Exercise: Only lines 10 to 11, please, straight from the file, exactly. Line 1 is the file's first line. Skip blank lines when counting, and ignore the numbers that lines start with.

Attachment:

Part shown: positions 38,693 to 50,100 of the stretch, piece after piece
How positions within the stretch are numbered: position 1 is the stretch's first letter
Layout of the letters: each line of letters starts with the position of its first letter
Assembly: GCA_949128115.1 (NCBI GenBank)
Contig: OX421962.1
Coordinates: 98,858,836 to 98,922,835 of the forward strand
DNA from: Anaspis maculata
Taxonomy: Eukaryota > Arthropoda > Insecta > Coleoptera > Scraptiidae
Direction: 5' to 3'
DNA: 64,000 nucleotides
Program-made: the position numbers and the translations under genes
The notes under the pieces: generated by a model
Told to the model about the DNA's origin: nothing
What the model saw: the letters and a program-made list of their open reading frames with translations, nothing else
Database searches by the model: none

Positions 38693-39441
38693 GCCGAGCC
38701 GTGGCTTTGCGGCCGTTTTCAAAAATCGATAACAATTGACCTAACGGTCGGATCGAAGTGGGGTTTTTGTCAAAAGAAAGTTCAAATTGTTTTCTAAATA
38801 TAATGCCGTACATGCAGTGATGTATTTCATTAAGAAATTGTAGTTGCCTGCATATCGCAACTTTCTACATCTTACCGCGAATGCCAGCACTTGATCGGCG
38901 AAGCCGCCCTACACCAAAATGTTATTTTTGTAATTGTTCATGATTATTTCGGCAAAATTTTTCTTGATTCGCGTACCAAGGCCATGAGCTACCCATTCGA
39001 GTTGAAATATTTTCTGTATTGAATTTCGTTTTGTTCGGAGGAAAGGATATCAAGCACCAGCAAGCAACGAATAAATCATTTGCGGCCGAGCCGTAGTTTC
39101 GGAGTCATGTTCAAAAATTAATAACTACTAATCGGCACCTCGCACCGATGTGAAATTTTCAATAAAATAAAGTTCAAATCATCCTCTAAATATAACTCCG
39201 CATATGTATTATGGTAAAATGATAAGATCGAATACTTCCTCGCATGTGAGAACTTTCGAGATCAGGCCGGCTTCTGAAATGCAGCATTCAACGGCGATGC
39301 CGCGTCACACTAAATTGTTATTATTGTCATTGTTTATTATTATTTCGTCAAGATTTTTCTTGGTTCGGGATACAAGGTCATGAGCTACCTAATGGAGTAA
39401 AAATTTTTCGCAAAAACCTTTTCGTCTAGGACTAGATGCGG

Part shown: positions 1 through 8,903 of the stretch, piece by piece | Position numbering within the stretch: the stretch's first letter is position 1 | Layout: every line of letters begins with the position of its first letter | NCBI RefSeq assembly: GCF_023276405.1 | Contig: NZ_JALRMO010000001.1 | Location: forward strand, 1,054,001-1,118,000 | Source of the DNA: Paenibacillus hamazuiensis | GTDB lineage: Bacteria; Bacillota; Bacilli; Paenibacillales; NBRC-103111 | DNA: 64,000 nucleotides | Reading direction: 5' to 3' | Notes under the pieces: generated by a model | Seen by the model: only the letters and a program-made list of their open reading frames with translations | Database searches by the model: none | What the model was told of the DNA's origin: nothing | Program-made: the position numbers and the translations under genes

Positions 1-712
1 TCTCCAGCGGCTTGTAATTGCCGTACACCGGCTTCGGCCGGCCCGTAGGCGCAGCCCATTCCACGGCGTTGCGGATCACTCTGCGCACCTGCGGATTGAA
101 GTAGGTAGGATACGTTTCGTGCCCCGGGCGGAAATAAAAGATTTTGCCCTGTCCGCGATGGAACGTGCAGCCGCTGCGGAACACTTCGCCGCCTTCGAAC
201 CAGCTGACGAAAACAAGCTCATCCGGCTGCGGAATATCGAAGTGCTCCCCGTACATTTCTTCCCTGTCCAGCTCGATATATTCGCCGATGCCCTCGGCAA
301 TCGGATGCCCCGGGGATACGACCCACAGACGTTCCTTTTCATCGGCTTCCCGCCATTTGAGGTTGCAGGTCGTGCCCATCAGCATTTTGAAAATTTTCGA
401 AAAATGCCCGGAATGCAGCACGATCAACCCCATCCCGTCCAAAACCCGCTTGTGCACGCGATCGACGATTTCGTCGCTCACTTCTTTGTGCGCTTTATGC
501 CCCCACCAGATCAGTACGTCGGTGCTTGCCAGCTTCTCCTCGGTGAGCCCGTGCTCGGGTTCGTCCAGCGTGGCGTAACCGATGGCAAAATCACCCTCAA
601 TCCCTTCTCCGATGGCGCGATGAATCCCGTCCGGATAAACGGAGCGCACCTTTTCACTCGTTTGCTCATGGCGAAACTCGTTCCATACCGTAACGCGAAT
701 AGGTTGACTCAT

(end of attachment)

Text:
DNA: 64,000 nucleotides
Program-made: the position numbers and the translations under genes